What If The Yellowstone Volcano Erupted? Why is NASA Worried? To Drill to Stop Yellowstone From Erupting

 Yellowstone

Beneath Yellowstone National Park in the western United States, lies a hot, upwelling plume of mantle. Heat from the mantle melts the overlying rocks and the resulting magma pools close to Earth’s surface. Areas such as these are known as volcanic hotspots.

Occasionally, molten rock from a hot spot will erupt.

Three enormous eruptions occurred at the Yellowstone hotspot 2.1 million, 1.3 million, and 640,000 years ago. Two of these released so much material that the area is often referred to as a supervolcano.

Will the Yellowstone supervolcano erupt in your lifetime?

According to the U.S. Geological Survey,

A supervolcano is a volcano that at one point in time erupted more than 1,000 cubic kilometers of deposits.

That is enough material to fill up Lake Erie twice; Lake Erie is one of the Great Lakes, and it has a volume of 480 cubic kilometers.

Although fears of a Yellowstone volcanic blast go viral every few years, there are better things to worry about than a catastrophic supereruption exploding from the bowels of Yellowstone National Park.
Scientists at the U.S. Geological Survey’s (USGS) Yellowstone Volcano Observatory always pooh-pooh these worrisome memes, but that doesn’t mean researchers are ignoring the possible consequences of a supereruption. Along with forecasting the damage, scientists constantly monitor the region for signs of molten rock tunneling underground. Scientists scrutinize past supereruptions, as well as smaller volcanic blasts, to predict what would happen if the Yellowstone Volcano did blow.

Here’s a deeper look at whether Yellowstone’s volcano would fire up a global catastrophe. The Yellowstone Supervolano is an active volcano beneath the Yellowstone National Park, a sprawling area straddling Wyoming, Idaho and Montana in the United States. Given its eruption pattern, it could be ready to blow at any time. What would this mean for America, Canada and the rest of the world.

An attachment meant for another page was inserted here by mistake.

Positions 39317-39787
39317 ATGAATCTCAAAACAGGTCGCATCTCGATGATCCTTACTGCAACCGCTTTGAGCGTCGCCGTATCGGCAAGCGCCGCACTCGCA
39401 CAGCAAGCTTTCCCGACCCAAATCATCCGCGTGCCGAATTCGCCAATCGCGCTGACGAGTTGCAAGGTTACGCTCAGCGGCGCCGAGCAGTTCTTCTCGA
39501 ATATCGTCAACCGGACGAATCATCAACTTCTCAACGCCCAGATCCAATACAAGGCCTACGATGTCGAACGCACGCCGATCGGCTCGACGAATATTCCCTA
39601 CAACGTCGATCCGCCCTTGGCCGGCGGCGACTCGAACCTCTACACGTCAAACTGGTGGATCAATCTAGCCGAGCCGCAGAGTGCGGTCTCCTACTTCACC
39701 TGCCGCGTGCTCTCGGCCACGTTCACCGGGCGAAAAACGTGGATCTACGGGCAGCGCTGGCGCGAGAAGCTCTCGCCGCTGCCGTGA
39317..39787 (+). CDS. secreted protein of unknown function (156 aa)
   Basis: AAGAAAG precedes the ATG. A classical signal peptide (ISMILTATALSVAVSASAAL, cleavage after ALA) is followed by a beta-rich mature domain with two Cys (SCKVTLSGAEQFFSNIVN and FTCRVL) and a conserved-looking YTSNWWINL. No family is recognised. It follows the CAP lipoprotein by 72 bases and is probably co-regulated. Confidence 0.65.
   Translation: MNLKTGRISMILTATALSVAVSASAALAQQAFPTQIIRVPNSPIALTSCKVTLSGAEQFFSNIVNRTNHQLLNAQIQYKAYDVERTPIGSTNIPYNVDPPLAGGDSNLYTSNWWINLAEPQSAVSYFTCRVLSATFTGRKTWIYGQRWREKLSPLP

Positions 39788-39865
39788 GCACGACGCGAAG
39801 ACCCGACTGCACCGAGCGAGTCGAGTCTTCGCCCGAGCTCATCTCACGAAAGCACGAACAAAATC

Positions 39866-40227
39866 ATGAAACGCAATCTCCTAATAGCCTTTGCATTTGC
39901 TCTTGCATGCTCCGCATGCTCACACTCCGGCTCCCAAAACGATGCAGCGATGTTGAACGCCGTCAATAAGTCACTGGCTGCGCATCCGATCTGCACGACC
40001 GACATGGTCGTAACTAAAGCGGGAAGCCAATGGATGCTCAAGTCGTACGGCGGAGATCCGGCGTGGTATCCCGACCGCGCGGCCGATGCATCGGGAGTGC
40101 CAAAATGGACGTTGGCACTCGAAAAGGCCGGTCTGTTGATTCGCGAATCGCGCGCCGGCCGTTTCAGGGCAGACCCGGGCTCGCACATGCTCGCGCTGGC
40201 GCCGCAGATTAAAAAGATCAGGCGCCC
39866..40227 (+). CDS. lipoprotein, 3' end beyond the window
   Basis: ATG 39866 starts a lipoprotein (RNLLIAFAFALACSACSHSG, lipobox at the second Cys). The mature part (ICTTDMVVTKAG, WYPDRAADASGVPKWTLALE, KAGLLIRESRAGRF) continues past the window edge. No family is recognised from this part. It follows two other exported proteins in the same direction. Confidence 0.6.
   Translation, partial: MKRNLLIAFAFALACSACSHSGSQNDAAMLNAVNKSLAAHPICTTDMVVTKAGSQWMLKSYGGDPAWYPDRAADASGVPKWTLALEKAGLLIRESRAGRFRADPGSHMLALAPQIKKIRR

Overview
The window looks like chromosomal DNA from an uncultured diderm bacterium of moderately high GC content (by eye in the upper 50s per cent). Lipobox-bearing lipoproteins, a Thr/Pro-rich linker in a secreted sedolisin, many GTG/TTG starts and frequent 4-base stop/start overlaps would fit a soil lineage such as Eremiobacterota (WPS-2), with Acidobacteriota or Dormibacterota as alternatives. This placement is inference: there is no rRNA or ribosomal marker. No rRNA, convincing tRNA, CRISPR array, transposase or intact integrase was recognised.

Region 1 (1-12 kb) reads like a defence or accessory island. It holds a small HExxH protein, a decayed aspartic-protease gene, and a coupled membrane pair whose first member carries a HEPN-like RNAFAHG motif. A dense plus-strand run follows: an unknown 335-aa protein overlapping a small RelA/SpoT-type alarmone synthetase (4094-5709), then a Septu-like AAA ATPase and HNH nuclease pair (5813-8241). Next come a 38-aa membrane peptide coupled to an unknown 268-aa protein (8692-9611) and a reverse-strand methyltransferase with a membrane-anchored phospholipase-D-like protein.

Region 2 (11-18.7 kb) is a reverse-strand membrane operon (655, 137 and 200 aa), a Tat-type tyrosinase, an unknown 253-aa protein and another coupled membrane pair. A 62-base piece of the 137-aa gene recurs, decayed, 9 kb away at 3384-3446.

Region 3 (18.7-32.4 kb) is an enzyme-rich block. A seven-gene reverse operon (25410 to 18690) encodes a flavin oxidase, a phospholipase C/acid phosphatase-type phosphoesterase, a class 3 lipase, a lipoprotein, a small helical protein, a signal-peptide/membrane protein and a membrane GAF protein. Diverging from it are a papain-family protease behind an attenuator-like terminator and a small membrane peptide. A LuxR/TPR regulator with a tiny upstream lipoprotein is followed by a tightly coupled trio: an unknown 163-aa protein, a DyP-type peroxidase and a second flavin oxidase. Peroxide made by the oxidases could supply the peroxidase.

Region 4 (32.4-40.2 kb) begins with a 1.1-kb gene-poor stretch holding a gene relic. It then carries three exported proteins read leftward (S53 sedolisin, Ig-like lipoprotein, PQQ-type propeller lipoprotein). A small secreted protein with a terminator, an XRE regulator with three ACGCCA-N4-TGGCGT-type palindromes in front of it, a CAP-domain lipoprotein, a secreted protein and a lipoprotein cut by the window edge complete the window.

Probing Yellowstone’s past 

Most of Yellowstone National Park sits inside three overlapping calderas. The shallow, bowl-shaped depressions formed when an underground magma chamber erupted at Yellowstone. Each time, so much material spewed out that the ground collapsed downward, creating a caldera. The massive blasts struck 2.1 million, 1.3 million and 640,000 years ago. These past eruptions serve as clues to understanding what would happen if there was another Yellowstone megaexplosion.

If a future supereruption resembles its predecessors, then flowing lava won’t be much of a threat. The older Yellowstone lava flows never traveled much farther than the park boundaries, according to the USGS. For volcanologists, the biggest worry is wind-flung ash. Imagine a circle about 500 miles (800 kilometers) across surrounding Yellowstone; studies suggest the region inside this circle might see more than 4 inches (10 centimeters) of ash on the ground, scientists reported Aug. 27, 2014, in the journal Geochemistry, Geophysics, Geosystems.